The Turkish Occupation

In 1522, Symi also came into the hands of the Turks. It secured important privileges from Suleiman the Magnificent. With a firman, or edict, which he brought out in 1523, the island was paying every year an amount of money known as a 'mak-tou', and was free from paying any other tax, which the inhabitants of all other regions of the empire had to pay. Symi also enjoyed autonomy and self- government. "All the administrative, judicial and economic powers," notes Alexandras Karanikolas, "were performed by the regional elders -the oldest man (also known as theproestos, or chief) and twelve counsellors- these were elected every year from the people of the island in a public gathering and were selected from, in particular, the mayor, registrars, justices of the peace, notaries, market inspectors, tax collectors and cashiers. Once elected, they were also responsible for the organization and administration of the educational and public health systems and for building and maintaining the ports and all other public works and buildings".

In 1755, with the firman of Osman III, the annual tax of Symi (and also that of Nisyros) was set at 60,000 aspra. On top of this, the regional elders of Symi paid 30 piastres every month to the Ottoman overseer who, himself, had no particular responsibility but was merely a sign of the Turkish occupation on the island. The privileges which Symi and the other Dodecanese (or south Spora-des) enjoyed, were renewed with various firmans brought out by a number of different rulers: Mehmed IV in 1652, Ahmed III in 1721, Osman III in 1755, Abdulhamid I (two) in 1774 and 1775, Selim III in 1806, and, in 1813, Mahmud II. In 1691 a penalty was also issued. It is said that the Symiots obtained their privileges by offering Suleiman the Magnificent bread, sponges and other goods, for which the island was famous. During these years, the people of Symi were known for the construction of fast ships (simbequirs); a fact which led the Ottoman empire to call them 'Simbekild'. They were distinguished in the maritime profession and in sea fishing and sponge diving, and were able to obtain the sponges, without problem, from every sea within the empire. In addition, the port of Symi was declared free for the services which the Symiots offered of transporting the Ottoman post in a very short space of time. Stochove, a Flemish traveller who visited Symi in 1630, informs us that the Symiot ships were unbeatable as far as speed was concerned, had 9 benches and fast oarsmen, very good construction and skillful sailors at the sails. He also tells us that they confronted, courageously, the corsairs because they were fearless. When they were still children they learned to dive to a depth of 20 fathoms and to stay for a long time on the bottom of the sea from where they took the valuable fruits, the sponges, for which they gained much wealth. Six years later, the English traveller, Henry Blount, came to the island. Known as 'Socrates of the 17th century', he mentions something about a very strict diet for the men which they endured from a very young age in order to stay fit and supple and allow themselves to more easily fish for sponges and stay for a long time under the sea. Some of the men reached a depth of 100 fathoms and were the most coveted grooms.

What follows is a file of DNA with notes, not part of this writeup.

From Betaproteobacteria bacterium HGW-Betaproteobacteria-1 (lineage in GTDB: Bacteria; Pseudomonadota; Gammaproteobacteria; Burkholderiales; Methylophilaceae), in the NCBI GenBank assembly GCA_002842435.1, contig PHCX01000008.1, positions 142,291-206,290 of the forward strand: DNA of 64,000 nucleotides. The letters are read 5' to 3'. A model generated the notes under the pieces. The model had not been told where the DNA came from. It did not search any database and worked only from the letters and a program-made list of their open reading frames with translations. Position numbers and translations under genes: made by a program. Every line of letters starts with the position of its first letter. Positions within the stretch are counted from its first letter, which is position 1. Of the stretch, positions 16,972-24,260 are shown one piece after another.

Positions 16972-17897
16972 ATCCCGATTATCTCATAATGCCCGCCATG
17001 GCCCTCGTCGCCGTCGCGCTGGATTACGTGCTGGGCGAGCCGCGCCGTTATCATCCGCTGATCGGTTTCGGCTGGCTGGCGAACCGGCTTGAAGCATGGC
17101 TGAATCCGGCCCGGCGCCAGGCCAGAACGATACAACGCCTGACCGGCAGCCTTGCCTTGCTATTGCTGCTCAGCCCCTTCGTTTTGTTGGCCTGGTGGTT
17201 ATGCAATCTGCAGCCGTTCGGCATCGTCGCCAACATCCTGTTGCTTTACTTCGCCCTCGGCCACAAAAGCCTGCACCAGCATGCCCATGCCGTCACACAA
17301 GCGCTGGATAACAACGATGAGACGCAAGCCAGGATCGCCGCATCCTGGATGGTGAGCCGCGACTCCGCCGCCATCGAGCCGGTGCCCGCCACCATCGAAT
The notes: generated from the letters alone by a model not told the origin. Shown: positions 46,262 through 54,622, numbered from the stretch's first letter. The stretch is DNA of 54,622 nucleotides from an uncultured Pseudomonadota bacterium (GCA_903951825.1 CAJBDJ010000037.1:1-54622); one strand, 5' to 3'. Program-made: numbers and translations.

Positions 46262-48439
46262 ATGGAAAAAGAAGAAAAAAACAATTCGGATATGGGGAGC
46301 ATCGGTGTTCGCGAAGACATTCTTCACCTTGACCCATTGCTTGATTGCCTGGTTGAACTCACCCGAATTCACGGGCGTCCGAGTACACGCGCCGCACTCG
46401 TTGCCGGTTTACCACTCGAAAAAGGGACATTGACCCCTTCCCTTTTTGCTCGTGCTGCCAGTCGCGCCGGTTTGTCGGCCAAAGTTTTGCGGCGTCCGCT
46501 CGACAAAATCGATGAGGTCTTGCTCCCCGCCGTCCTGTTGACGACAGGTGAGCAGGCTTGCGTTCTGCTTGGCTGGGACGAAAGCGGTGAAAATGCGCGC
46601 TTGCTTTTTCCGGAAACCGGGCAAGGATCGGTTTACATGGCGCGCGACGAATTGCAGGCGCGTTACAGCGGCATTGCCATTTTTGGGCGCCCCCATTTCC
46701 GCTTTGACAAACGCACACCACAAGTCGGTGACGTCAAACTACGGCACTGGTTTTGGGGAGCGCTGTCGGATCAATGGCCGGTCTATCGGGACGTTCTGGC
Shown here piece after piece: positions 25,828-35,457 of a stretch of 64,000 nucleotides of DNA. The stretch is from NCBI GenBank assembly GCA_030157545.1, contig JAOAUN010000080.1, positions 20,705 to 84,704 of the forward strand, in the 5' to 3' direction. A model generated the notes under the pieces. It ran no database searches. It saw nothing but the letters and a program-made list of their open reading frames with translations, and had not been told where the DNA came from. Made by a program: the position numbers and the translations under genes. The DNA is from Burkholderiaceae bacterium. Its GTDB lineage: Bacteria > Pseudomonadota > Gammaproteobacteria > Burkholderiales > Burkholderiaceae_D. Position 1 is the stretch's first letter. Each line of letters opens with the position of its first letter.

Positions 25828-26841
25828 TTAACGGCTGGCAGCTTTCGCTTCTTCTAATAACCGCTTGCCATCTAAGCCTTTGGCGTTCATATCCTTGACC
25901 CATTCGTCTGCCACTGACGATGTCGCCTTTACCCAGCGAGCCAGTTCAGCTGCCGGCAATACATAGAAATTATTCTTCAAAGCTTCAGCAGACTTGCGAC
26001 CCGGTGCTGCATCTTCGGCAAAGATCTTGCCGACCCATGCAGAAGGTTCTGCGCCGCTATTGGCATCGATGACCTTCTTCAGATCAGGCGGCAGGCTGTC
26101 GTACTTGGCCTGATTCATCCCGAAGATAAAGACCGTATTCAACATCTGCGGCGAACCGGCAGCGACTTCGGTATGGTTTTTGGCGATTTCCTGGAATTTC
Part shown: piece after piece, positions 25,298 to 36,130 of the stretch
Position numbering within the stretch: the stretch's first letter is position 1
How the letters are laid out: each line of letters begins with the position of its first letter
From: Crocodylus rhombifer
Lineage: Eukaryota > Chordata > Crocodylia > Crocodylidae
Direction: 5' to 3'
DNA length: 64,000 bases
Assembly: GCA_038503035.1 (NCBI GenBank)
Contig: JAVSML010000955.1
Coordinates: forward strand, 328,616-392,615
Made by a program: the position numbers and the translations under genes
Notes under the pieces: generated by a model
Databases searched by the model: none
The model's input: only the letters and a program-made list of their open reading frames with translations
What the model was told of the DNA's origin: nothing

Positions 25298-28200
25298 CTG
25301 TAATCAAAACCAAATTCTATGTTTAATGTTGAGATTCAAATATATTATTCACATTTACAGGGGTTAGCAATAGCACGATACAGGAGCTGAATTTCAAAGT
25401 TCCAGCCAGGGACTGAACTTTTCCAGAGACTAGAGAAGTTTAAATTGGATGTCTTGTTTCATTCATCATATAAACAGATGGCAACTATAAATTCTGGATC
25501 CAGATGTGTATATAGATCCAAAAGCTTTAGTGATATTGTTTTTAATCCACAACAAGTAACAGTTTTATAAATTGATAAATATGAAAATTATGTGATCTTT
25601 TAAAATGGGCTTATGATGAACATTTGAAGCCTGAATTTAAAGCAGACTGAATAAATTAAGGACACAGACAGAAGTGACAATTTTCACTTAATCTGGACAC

The Symiots prospered and brought to their homes goods and expensive items from different ports of Europe, mainly from Italy. They took great care of their houses and there still exist on Symi excellent examples of the local architecture which have very well-preserved decoration, painted walls and ceilings, and pebbled courtyards with beautiful designs of plants and geometric patterns, As well as their houses, however, they also looked after their chapels and monasteries. In the 18th century a school of hagiography was flourishing on the island and Symiot artists, like Gregorius the Symiot, the hiero-monk Neophytus the Symiot and others, were highly sought after and met the needs of the surrounding islands from Nisyros and Tilos to Rhodes and Karpathos. During the same period {1765 -1821), a school was flourishing on Symi in the location of Agia Marina where today the graveyard of Chorio can be found. The school was known as the 'Museum of the Symiot Land' and it employed many eminent teachers and had students such as Konstantinos Vardalachos. The oldest reading room of the Aegean, named 'Aigli', also functioned on Symi and was founded in 1872. In 1874 it brought out a year-book covering the intervening years 1872 and 1873. An indication of the prosperity of the island can be found in the elaborate icon of the Second Coming created by the famous Cretan painter Georgios Klontzas, in the second half of the 16th century, which is preserved in the Megali Panagia of Kastro.

Except for the 'maktou' tax which the Symiots paid to Renio of the Venetian occupation of Crete with its headquaters in Chandakas, a tax was also levied for the protection against pirate attacks towards Symi which it suffered along with the other islands of the Aegean. It is known that in 1659 the admiral of the Most Serene Republic of Venice, Francesco Morosini, attacked Patmos which was under the protection of the Pope and other western powers due to the presence of the Agios loannis of Theologos monastery.  

 

 

 

The Years of Myth >> The Turkish Occupation 
The Historical Years >> The Revolution of 1821 >>
The Byzantine Period >> The Italian Occupation >>
The Occupation by the Knights >> The Liberation >>

          

                                   
                     
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